Zoe Ventoura is an actress best known for portraying Melissa Bannon in the original cast of Packed to the Rafters. Her shock on-screen death is the highest rating episode of the entire series, and gained her a nomination for the Silver Logie for Most Popular Actress in 2011. That same year, she starred alongside Daniel MacPherson in the Seven Network colonial drama Wild Boys.
Zoe is also known for starring as Miki Mavros in the SBS comedy series Kick, for which she earned two Logie nominations. She is a graduate of the Bachelor of Dance program at the Victorian College of the Arts, and has also had a number of roles in theatre, music theatre, films and other television series. Most recently, she has filmed leading roles in several feature films, and has just returned from New York where she worked on the early stages of some exciting off-Broadway projects.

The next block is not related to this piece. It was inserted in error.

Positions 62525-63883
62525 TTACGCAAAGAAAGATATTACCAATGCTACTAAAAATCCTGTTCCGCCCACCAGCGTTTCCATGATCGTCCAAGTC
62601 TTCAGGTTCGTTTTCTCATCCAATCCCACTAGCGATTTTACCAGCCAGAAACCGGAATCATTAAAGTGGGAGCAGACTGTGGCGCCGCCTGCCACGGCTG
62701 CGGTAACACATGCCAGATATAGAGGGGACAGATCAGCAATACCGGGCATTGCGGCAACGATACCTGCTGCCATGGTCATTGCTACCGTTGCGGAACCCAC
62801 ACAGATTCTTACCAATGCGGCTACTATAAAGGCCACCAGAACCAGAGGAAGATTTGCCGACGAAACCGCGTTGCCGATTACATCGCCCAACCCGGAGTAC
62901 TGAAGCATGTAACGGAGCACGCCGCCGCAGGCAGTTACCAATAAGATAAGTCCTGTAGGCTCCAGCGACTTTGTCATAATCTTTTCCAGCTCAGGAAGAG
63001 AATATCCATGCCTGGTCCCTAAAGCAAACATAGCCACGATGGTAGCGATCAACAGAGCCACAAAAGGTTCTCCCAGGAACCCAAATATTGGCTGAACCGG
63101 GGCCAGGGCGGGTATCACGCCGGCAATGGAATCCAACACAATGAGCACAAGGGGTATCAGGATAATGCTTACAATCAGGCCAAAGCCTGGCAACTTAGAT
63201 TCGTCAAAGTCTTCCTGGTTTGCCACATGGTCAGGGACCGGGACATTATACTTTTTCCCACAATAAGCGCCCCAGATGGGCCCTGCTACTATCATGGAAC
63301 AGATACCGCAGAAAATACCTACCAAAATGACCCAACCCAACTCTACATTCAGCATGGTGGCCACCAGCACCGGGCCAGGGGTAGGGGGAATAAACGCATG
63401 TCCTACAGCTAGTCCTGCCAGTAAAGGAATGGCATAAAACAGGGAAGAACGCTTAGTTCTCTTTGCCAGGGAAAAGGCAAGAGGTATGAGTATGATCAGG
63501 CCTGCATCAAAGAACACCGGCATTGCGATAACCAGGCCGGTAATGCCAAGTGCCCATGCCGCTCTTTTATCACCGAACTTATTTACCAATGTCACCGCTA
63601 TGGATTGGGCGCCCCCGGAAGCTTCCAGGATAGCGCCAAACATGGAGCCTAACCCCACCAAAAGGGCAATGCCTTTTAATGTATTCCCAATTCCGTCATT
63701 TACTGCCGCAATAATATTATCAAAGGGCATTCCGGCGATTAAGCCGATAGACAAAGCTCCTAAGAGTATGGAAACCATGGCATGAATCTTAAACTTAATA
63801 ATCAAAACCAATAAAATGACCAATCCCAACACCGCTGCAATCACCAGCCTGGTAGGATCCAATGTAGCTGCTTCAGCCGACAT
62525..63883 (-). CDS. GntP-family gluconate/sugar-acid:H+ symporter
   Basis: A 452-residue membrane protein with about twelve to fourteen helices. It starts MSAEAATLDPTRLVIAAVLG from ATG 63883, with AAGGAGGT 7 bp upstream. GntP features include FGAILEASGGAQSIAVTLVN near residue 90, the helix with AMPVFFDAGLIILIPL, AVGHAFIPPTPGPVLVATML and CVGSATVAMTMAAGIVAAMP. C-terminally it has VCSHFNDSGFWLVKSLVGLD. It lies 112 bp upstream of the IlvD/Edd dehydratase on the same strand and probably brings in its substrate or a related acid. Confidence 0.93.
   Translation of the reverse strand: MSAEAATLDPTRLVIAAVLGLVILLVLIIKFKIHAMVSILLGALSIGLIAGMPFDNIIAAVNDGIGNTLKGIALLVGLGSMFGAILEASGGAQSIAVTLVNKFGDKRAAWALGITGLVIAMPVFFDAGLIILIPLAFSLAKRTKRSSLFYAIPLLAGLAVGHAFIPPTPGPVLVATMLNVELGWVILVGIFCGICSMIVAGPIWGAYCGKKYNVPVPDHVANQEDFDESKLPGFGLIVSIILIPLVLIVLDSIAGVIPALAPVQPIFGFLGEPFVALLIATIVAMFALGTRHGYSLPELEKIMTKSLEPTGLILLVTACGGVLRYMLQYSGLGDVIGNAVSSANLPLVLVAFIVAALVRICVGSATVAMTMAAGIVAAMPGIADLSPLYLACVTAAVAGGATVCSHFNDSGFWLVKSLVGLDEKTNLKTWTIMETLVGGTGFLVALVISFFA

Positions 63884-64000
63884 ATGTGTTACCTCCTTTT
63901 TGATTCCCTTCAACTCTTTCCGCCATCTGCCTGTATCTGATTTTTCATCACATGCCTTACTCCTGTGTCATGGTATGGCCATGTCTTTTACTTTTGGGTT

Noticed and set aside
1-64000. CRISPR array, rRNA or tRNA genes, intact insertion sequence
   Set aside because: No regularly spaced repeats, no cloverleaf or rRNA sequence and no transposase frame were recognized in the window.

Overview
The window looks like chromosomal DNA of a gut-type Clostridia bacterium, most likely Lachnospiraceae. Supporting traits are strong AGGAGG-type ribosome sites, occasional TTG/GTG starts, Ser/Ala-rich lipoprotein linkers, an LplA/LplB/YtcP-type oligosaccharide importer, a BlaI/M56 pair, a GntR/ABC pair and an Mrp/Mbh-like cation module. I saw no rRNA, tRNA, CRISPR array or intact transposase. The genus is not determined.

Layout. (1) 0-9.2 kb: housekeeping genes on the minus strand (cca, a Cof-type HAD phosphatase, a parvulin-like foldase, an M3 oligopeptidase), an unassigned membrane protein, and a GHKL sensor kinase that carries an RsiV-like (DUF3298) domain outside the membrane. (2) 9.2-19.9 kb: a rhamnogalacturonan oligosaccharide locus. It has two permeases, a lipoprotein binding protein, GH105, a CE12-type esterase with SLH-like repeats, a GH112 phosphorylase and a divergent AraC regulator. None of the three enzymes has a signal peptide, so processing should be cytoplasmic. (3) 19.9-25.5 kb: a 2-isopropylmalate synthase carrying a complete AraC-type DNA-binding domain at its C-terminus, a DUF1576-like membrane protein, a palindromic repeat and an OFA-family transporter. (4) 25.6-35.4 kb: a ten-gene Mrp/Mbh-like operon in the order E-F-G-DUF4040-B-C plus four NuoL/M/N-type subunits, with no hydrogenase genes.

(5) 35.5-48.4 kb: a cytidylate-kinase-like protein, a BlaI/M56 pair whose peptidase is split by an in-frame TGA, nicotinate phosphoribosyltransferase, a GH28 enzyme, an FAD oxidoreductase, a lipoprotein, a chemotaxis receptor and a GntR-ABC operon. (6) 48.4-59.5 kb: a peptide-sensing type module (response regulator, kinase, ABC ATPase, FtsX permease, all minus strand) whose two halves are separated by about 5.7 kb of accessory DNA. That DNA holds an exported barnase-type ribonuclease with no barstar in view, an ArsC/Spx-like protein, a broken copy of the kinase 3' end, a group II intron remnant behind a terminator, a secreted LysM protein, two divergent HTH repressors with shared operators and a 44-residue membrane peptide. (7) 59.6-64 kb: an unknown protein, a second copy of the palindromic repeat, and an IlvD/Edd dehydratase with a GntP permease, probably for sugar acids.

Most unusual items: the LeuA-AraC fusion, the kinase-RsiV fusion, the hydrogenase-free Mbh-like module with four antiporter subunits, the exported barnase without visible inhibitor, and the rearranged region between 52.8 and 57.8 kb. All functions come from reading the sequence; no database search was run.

Zoe is a proud Perth girl but is based between LA and Sydney, or basically wherever the work is.
Tell us three things about yourself
- Before I was lucky enough to work as an actress, I also had a career as a dancer
- I am obsessed with chocolate bullets
- I would rather be on the couch with a cup of tea and a good book any night of the week
What’s been the biggest health challenge you’ve overcome and what did you learn from this experience?
I have Acalculous Cholecystitis, which is fancy speak for “dodgy gallbladder”. It basically makes me really sick every few months, and I’ve been advised to get it removed when I can. Over the few years that I’ve been dealing with it, one of the things I’ve figured out is that alcohol is no good for it, so it’s best to keep drinking to a minimum, which is easy as I’m not a big drinker anyway. And also for me, stress is a huge trigger. I’ve learnt that nothing is worth making myself sick over, so when I feel myself getting all twisted up about something (usually trivial) I really try to slow down, breathe, and let it all go.